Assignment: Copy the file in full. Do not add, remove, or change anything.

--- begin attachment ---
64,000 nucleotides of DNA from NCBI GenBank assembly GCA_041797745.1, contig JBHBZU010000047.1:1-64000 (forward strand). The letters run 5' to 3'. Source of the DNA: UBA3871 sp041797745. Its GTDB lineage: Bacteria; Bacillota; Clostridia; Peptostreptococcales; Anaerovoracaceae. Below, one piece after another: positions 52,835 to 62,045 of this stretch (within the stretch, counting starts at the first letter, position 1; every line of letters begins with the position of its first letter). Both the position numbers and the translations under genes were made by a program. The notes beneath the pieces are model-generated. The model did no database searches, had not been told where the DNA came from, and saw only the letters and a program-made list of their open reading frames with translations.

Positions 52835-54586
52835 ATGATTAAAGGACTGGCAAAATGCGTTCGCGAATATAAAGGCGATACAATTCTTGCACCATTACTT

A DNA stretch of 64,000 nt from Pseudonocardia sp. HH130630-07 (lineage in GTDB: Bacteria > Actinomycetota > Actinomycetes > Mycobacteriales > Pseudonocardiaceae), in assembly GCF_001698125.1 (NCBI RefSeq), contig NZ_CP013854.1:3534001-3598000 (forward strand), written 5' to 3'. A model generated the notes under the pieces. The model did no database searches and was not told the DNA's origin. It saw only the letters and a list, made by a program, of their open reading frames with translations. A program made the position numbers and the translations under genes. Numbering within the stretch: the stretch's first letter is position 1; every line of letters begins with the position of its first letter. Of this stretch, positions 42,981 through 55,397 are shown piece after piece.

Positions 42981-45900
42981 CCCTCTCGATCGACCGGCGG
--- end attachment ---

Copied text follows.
64,000 nucleotides of DNA from NCBI GenBank assembly GCA_041797745.1, contig JBHBZU010000047.1:1-64000 (forward strand). The letters run 5' to 3'. Source of the DNA: UBA3871 sp041797745. Its GTDB lineage: Bacteria; Bacillota; Clostridia; Peptostreptococcales; Anaerovoracaceae. Below, one piece after another: positions 52,835 to 62,045 of this stretch (within the stretch, counting starts at the first letter, position 1; every line of letters begins with the position of its first letter). Both the position numbers and the translations under genes were made by a program. The notes beneath the pieces are model-generated. The model did no database searches, had not been told where the DNA came from, and saw only the letters and a program-made list of their open reading frames with translations.

Positions 52835-54586
52835 ATGATTAAAGGACTGGCAAAATGCGTTCGCGAATATAAAGGCGATACAATTCTTGCACCATTACTT

A DNA stretch of 64,000 nt from Pseudonocardia sp. HH130630-07 (lineage in GTDB: Bacteria > Actinomycetota > Actinomycetes > Mycobacteriales > Pseudonocardiaceae), in assembly GCF_001698125.1 (NCBI RefSeq), contig NZ_CP013854.1:3534001-3598000 (forward strand), written 5' to 3'. A model generated the notes under the pieces. The model did no database searches and was not told the DNA's origin. It saw only the letters and a list, made by a program, of their open reading frames with translations. A program made the position numbers and the translations under genes. Numbering within the stretch: the stretch's first letter is position 1; every line of letters begins with the position of its first letter. Of this stretch, positions 42,981 through 55,397 are shown piece after piece.

Positions 42981-45900
42981 CCCTCTCGATCGACCGGCGG